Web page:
District includes Avondale, Cedar Grove, Columbia, Cross Keys, Druid Hills, M.L. King Jr., Miller Grove, Ronald MicNair Sr., Southwest DeKalb and Towers high schools

An email that DeKalb County school board member Sarah Copelin-Wood sent to a principal in May crystallized for one of her judges what was wrong with the local culture.

Board policy says members can’t ask anything of any school staffer except the superintendent. Copelin-Wood, writing as the longtime president of a community group and not as a school board member, wanted the principal to let her group present scholarship awards at the school. She said she was merely “doing something good for children: We gave away scholarships.”

But Linda Zechmann, one of 11 members of the Georgia Board of Education participating in Thursday’s grilling of the DeKalb school board, was “just shocked” that Copelin-Wood thought it was okay to send the email.

“Ms. Wood, you are certainly clarifying for me that you do not understand the separation of your duties,” Zechmann said.

It may seem a wonky requirement, but the Southern Association of Colleges and Schools says a wall between board members and school staff is essential to a well-run system, and the organization maintains that DeKalb school board members hop over it all the time.

That judgment, among other governance issues, has ignited a constitutional argument.

SACS placed DeKalb on probation last year for governance failures, triggering the removal process that started with Thursday’s hearing. The final decision whether to suspend six of the nine local school board members who were in office last year now falls on Gov. Nathan Deal. He plans an 11 a.m. news conference on the topic Monday.

DeKalb’s accreditation is at risk, and loss of it in Georgia’s third largest school district would have a “devastating impact” on students and local economic development, Deal said in a statement Friday. “Removing elected officials from office is a serious duty, not undertaken lightly,” he said. “That responsibility, however, pales in comparison to the importance of assuring the credibility of students’ education.”

The local board members filed pre-emptive court actions, seeking to restrain the governor. One hearing is scheduled in federal court Tuesday and another in Fulton County Superior Court on Thursday. There was some last-minute legal tussling late Friday afternoon as the DeKalb plaintiffs asked a federal judge to act before Deal does, and state lawyers argued against that request.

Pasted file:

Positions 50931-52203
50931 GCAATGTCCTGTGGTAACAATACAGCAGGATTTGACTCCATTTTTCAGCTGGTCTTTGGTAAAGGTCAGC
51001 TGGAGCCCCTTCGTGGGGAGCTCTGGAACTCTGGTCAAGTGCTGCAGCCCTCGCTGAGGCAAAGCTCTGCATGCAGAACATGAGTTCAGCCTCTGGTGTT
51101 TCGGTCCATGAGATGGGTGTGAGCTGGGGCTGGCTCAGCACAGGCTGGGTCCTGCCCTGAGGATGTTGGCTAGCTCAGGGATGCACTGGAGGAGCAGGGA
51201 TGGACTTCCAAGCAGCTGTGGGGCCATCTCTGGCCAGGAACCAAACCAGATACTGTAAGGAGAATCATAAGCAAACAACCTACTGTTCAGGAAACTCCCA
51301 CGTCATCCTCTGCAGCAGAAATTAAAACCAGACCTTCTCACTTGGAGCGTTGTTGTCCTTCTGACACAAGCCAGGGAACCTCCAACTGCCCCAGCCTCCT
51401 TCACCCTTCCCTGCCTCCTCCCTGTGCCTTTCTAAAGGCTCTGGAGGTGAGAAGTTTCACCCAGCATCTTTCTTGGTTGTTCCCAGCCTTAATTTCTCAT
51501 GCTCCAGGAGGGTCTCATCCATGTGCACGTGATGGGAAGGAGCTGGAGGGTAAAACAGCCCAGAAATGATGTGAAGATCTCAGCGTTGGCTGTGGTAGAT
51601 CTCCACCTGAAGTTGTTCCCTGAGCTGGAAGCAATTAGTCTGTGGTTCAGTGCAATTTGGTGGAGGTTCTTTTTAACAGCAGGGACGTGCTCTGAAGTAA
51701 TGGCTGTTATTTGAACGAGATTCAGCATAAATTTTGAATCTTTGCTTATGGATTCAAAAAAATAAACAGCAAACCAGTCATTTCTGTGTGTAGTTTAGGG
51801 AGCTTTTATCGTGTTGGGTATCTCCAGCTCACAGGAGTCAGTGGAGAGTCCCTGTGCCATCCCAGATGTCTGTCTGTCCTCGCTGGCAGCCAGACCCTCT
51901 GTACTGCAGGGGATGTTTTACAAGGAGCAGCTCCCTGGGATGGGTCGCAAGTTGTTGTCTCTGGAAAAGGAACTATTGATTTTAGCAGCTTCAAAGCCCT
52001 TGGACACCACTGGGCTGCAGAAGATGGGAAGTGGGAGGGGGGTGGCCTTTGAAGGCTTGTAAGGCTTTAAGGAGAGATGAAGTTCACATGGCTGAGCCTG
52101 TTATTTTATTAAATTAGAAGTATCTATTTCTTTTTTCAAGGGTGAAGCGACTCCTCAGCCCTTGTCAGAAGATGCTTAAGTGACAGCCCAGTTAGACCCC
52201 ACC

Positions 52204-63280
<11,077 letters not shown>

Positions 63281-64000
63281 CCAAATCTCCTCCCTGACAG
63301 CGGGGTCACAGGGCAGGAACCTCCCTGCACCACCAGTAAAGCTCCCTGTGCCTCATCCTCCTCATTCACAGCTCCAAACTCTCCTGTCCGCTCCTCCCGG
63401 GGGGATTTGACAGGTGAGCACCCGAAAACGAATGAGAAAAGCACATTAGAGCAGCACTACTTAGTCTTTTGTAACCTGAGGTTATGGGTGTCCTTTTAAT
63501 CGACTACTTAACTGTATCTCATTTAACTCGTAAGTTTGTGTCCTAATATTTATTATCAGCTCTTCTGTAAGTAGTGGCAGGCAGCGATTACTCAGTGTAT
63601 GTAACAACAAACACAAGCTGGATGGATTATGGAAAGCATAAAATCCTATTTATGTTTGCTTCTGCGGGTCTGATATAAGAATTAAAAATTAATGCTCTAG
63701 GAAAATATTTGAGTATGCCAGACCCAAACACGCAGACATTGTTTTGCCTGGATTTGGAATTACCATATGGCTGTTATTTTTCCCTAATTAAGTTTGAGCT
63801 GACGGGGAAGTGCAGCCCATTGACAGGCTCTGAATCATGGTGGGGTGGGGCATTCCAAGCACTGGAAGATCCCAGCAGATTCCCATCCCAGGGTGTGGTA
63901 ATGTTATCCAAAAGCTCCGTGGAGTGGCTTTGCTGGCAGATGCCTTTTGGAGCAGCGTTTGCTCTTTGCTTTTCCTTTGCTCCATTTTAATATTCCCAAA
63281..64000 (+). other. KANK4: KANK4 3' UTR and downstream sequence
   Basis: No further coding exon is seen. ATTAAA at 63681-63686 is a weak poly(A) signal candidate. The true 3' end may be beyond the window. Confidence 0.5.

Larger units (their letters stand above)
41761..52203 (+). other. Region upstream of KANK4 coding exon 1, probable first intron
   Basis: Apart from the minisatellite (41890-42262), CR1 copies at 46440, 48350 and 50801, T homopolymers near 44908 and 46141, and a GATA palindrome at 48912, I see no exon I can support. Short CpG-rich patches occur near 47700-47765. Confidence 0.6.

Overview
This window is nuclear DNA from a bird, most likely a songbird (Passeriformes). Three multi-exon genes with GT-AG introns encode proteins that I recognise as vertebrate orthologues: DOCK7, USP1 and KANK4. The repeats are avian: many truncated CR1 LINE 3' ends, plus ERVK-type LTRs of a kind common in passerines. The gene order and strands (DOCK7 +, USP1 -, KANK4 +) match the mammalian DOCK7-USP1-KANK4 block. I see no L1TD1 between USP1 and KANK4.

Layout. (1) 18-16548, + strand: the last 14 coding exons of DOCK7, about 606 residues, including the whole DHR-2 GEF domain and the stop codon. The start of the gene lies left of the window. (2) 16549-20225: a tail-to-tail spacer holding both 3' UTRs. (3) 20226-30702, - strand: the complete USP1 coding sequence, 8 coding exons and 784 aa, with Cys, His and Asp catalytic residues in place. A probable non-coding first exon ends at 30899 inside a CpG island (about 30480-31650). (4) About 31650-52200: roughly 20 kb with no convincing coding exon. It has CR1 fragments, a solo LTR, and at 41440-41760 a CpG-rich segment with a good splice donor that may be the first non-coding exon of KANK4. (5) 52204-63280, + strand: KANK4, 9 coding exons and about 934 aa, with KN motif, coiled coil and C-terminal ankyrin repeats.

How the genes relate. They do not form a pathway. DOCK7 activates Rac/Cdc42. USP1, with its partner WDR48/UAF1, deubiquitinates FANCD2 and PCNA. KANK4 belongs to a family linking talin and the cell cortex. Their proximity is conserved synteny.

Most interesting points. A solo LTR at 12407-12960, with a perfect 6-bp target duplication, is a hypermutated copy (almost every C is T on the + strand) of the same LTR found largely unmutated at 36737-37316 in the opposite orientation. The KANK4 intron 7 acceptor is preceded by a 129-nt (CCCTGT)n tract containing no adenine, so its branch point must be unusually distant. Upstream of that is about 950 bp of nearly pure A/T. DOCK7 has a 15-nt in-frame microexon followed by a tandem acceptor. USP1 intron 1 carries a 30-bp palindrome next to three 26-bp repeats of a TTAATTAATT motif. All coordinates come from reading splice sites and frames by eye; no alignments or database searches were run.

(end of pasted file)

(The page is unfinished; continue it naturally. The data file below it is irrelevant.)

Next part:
Legal experts explained that if Deal pushes out the board members before the courts tie his hands, it’ll be too late to stay his hand.

“It’ll be difficult to get that toothpaste back in the tube,” said Ronald Carlson, an emeritus law professor at the University of Georgia.

The DeKalb board members are challenging the constitutionality of a 2011 law that authorizes the state to remove school board members in districts on probation. Several lawyers said they have an uphill battle.

The courts presume laws are constitutional, the experts said, placing the burden on plaintiffs to prove otherwise. In this case, the judges must weigh the sanctity of the ballot box against the interests of DeKalb’s 99,000 students, said Mel Goldstein, a lawyer with a focus on governmental issues.

“The interest of children being educated … outweighs the interest of any individual board member,” Goldstein said. “So, no, I don’t think they have a good chance of prevailing.”

The DeKalb board believes otherwise.

“The ballot box must be given huge, huge deference in this country,” said its attorney, Bob Wilson, a former prosecutor. “If it is not, we are lost.” Board members and interim superintendent Michael Thurmond predicted more “divisiveness” and “rancor” if the board members are suspended.

“You have to understand that the individuals who voted for me love me,” said Melvin Johnson, one of three new board members, none of whom was recommended for suspension. He said that voter affection applied to his eight colleagues.

That wasn’t so clear on the streets around Southwest DeKalb High School Friday.

“Get rid of them all,” said Don Johnson, a father of two students and a 25-year resident. “The corruption starts at the top. There’s been no transparency and a total waste of tax dollars.”

Faye Granville, who has a granddaughter at the school, said concerns about accreditation have led her and her daughter to get more involved with the system and to demand more accountability.

“I’m not pleased at all with the school board,” Granville said. “We elected these people to run the schools, and they can’t do that. They’re wasting money and there’s absolutely no accountability.”

Some local school members told the state board that they would step aside rather than fight suspension. Others, such as former board chairman Eugene Walker, reserved their right to fight.

If Deal suspends Walker and the other five with pay, they’ll have to wait 30 days for an administrative appeal.

They can try their luck in court, but it’s unclear whether a new school board hand-picked by Deal would continue paying the legal bills.

Thurmond worried that suspension, and the appointment of replacement members, would create political uncertainty.

“I’ll have 15 board members — six appointed, three still serving and six others elected by the people,” he said. “I can manage nine, 15 would be. …”

He didn’t finish that thought, but it was clear enough what he meant.

Staff writer Greg Bluestein contributed to this article